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Pedagogy: FAUP, Portugal

Sketching and hand drawing are integral to the architecture program at FAUP despite the growing digitalisation of architecture

Chalky shadows play across the south-facing facade of the exhibition hall block of the Porto University Faculty of Architecture (FAUP). The horizontal line drawn by a window canopy carries the eye to one of several terraces, reached by ramps, which lead up to Álvaro Siza’s pavilion of 1985-86 − a prelude to his design for the relocated school, completed in 1993. Against the background noise of motorway traffic to the north, a gentle hubbub rises from the shady café patio at the lower level of the sloping site, where students chat and drink coffee. Laptops and iPads share tables with overflowing ashtrays and empty paper cups.

Alongside this familiar detritus is something rarely sighted in architecture schools today. On almost every table − or under the arm or in the bag of almost every student − is a sketchbook. This should not come as a surprise. Sketching ‘can be considered our core didactical tool’, says José Miguel Rodrigues, director of the MArch programme. And he means it; ‘first and second year students are not allowed to use the computer, in order to have a direct relation between thinking and doing’ through hand-drawing. This credo informs a curriculum which incorporates drawing as freehand representation of the built environment, as a tool to analyse design problems, and through drawing live models.

For Rodrigues and Manuel Montenegro, who together teach drawing as a research methodology in architectural history, pencil and paper are significant for more than just pedagogical reasons. The sketch is central to the 20th-century tradition of the ‘School of Porto’ in which FAUP is anchored. Associated with Siza as well as Eduardo Souto de Moura, Portugal’s other Pritzker laureate, the School emerged according to a regional concept of modern architecture.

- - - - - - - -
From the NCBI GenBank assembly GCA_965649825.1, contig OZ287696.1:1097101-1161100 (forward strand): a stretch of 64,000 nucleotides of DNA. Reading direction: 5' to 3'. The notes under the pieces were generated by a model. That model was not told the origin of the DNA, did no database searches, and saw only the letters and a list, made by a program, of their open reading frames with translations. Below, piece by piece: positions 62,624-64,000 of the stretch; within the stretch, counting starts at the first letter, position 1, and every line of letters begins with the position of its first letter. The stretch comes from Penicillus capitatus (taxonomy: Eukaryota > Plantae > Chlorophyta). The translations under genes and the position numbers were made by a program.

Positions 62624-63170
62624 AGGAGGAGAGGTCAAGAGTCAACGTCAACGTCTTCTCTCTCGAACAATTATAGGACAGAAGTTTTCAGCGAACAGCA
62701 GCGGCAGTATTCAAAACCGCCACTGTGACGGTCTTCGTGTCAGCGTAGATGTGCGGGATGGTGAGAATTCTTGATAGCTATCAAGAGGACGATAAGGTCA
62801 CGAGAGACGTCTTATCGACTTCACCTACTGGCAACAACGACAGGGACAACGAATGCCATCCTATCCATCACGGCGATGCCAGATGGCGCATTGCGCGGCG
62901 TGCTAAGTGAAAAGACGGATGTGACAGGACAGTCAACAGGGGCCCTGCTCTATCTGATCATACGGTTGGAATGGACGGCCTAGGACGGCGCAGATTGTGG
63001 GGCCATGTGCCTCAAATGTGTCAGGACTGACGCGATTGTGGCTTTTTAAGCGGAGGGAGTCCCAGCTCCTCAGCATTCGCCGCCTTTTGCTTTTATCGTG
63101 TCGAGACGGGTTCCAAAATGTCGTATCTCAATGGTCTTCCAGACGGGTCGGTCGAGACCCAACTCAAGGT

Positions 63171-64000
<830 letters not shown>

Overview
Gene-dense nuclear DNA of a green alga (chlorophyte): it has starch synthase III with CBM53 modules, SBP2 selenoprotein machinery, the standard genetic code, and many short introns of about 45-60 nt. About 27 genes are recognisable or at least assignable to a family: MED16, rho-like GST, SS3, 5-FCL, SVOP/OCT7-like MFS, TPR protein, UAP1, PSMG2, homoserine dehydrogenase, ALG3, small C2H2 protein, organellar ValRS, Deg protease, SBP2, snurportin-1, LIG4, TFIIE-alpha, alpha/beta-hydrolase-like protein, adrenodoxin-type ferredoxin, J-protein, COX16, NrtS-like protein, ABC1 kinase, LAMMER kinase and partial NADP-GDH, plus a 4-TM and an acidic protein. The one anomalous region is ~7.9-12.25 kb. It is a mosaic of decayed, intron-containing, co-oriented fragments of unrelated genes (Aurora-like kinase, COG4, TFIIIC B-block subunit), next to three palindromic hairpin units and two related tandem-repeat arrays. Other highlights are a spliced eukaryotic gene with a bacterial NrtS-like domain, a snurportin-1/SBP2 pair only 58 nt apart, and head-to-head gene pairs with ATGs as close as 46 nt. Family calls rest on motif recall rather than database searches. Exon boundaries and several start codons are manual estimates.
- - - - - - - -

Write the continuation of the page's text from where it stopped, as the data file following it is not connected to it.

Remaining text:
Filipa Ferreira’s first-year sketch sensitively delineates the rambling paths in the hills surrounding Massarelos

Scholars Eduardo Fernandes and Jorge Figueira, who completed PhDs on the topic at FAUP, both trace the School’s origins to Fernando Távora’s ‘permanent modernity’: a timelessness that arises when a building resonates with its physical and cultural context. Initially set out in his 1947 publication O Problema da Casa Portuguesa, Távora developed this idea in his teaching and in canonical built works. As Fernandes explains, the School subsists in ‘a way of thinking connected to a way of doing’. Important to this legacy is what Figueira calls ‘the reinvention of the sketch’: an emphasis on analogical drawing as a vehicle for architectural creativity.

FAUP today honours this legacy, harking back to the spare artistry of its eminent forefathers, and also to the faculty’s origins in the School of Fine Arts. This tradition is brought together with technical skills and social awareness in the studio which, Rodrigues explains, is envisaged
‘as the place for the synthesis of knowledge’. Undergraduates follow a three-year course leading to
a two-year master’s degree. Professional training consolidates core School of Porto themes, in particular the give and take between architecture and the city. The drawing board is endorsed as the key setting for design education and experimentation. Accordingly, Siza’s site plan prioritises the studios which occupy four playfully sculptural, blocky towers boasting views out over the river Douro.

Context is crucial to the FAUP pedagogy, and a project by student Tomás Cambão, sited next to Porto cathedral, painstakingly negotiates historical and topographical constraints to propose a new urban landscape offering clear views of the Romanesque monument. Promenades and platforms invite the public onto a sculpted roof that connects the proposed, half-buried buildings to one another and to the ground. Sensitivity to context is systematically cultivated in students through exercises in freehand drawing: ‘the lingua franca of an architect’ as Rodrigues puts it.


A topographical card model by student Tomás Cambão proposes a series of public spaces stepping down the north-facing slope from Porto’s historic city centre, while maintaining views up to the 13th-century cathedral

First-year student Filipa Ferreira’s sketch of a small dwelling, reached by meandering paths in a 19th-century district not far from FAUP, uses lines on the page to imaginatively reinsert a house into its urban setting.

Differently calibrated drawings provide a counterpoint to the freehand sketch. A technical section by Francisca Lopes translates her design intentions into constructional details. The facade articulates intersecting volumes: brick-clad below, relating to existing buildings across the street, and plastered above in a neighbourly gesture towards a social housing scheme next door.

Too often, context is reduced to either temporal or spatial criteria, but at FAUP the visual dimension of cultural knowledge is reinforced by combining drawing with essay-writing. Christopher Wren’s Royal Hospital Chelsea elevations are redrawn by Ana Rita Fernandes, Ana Santos, Diogo Pereira, Francisco Pais and Iolanda Tavares as part of their third-year historical studies, close-reading Wren’s design logic in relation to scale and composition, proportion and architectural order.


This article is part of a series examining the state of architectural education across the world. More discussions of academies and schools from other nations can be found in Pedagogy

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